Live each moment
as if you've just tripped
and you're using your entire being
to right yourself.
I’ve rekindled my love of trail running this past year. In part because I’m healthy enough to once again veer from the beaten path, but also because trail running is one of the times that I feel most fully alive – when the level of physical exertion sufficiently subdues my overly active brain such that consciousness and space and time are brought into perfect synchrony. Of course, the occasional tumble is something that goes with the territory when running trails – especially if you’re winding your way up and down steep single-track full of roots and rock. Such was the inspiration for the text and visual accompanying this post.
When we trip and lose our balance we instantly commence doing whatever must be done in order to right ourselves. We thrust a foot here and an arm there; we twist our torso and angle our neck in such a way as to precisely change our center of gravity and keep a tumble from taking place. And if our balance is too far gone, then we stretch our arms out in front of us in order to break our fall, or we lower a shoulder and prepare to roll with whatever the ground has in store. When we trip and proceed to right ourselves, or prepare for our inability to do so, we give to the moment everything that we have that is pertinent to our circumstances – unhindered by our neuroses, our delusions and misperceptions, our overvalued beliefs, or our feelings of inadequacy or superiority. The leg does not fight with the arm and the eye does not deceive the hand. All aspects of what we are work together in perfect measure and perfect synchrony such that we are once again brought into accord with that which is – the ground down there, the sky up there, the roots and rocks, the arms and legs.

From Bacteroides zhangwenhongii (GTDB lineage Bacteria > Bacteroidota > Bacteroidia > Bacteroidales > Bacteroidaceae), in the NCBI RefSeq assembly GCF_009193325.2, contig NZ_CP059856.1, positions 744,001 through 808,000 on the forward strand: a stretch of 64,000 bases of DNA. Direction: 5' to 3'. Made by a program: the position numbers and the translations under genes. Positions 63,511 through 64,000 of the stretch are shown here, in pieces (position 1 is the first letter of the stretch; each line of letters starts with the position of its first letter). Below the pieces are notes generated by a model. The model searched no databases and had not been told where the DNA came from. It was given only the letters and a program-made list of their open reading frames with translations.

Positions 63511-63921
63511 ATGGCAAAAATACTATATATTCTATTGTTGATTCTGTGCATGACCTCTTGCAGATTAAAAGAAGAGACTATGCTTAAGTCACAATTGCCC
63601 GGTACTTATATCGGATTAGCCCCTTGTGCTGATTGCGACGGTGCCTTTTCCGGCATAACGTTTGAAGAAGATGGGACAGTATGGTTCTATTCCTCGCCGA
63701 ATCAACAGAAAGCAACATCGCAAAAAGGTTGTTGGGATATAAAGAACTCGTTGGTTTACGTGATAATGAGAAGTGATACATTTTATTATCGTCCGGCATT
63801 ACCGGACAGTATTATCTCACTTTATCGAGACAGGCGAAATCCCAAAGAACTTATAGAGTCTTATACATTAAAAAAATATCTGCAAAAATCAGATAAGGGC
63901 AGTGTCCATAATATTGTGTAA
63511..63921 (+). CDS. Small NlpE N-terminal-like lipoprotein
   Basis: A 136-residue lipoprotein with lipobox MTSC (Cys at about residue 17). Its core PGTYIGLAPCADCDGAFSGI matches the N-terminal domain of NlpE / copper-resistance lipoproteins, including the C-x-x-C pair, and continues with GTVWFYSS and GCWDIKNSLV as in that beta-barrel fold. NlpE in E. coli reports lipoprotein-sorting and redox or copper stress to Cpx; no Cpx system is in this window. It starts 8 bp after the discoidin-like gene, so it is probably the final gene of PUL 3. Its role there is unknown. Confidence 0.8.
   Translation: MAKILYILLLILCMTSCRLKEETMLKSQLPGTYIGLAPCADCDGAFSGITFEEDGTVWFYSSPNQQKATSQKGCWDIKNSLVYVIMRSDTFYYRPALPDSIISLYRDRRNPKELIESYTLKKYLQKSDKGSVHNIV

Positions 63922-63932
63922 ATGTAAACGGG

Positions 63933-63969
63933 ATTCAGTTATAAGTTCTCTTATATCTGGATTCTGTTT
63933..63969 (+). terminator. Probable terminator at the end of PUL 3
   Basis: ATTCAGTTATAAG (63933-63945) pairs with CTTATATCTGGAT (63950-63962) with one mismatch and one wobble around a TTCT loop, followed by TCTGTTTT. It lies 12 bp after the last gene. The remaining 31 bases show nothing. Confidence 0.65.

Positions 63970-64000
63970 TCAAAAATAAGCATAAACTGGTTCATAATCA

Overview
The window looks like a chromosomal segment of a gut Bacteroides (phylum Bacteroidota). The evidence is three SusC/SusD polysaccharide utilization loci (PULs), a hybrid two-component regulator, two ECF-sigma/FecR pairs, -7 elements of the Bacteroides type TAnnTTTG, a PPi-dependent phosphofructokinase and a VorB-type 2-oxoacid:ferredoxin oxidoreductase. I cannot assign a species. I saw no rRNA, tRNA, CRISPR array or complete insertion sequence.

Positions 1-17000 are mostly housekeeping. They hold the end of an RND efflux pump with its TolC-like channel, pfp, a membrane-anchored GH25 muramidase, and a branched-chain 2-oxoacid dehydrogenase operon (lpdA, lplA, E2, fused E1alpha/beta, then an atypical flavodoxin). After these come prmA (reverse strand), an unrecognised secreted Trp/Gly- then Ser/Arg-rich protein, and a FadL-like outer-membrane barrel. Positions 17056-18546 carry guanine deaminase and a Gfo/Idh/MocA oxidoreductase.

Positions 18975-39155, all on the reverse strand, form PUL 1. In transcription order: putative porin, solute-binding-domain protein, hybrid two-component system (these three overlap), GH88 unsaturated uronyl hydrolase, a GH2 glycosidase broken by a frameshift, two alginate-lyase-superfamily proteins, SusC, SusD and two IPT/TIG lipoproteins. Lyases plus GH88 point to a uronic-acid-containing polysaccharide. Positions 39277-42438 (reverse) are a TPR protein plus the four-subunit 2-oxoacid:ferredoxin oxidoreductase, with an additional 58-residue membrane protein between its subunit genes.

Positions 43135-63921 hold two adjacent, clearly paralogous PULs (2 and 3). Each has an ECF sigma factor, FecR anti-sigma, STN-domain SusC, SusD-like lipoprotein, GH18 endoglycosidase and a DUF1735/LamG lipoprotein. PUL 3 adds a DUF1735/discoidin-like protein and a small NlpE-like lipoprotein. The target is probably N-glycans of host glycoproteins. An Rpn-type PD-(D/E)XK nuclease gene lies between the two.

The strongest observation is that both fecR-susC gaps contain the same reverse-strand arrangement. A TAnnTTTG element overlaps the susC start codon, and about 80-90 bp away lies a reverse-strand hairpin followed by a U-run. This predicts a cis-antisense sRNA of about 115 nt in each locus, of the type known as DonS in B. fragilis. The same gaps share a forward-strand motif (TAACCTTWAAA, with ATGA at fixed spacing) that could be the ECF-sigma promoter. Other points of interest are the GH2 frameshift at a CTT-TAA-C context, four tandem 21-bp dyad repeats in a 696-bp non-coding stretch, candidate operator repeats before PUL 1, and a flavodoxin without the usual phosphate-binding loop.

I don’t know the origin of the following question, but I heard it posed within the context of a Zen talk for very good reason: “How does a tiger catch a mouse?” Of course, you know the answer already: “With the entirety of its being!” The tiger cannot assume that its size and strength will be enough to catch the mouse. It can’t assume that just a swipe of its paw will suffice. It can’t enjoy the warm sunshine with part of its being and devote the rest to the apprehension of that little mouse. No, if the tiger really wants to catch the mouse it must invest its entire being in the endeavor. Anything less and the mouse will very likely scamper free. Those of us with multi-tasking tendencies (and, yes, I am one) may want to ponder the implications of this some time when we’re not doing anything else!
For Zen Buddhists the world over, rohatsu sesshin is about to begin. Rohatsu, with its abundance of intensive meditation, is the perfect opportunity to practice living life as if we’ve just tripped and have instantly begun devoting the entirety of our being to regaining our balance. Moment by moment we are tripping and falling. Moment by moment we are marshalling every fiber of our being toward bringing ourselves into accord with what is.
Wishing everyone a solid sesshin practice and a very solid and stable life – with each moment spent tripping and falling and bringing oneself back into balance.
Copyright 2013 by Mark Frank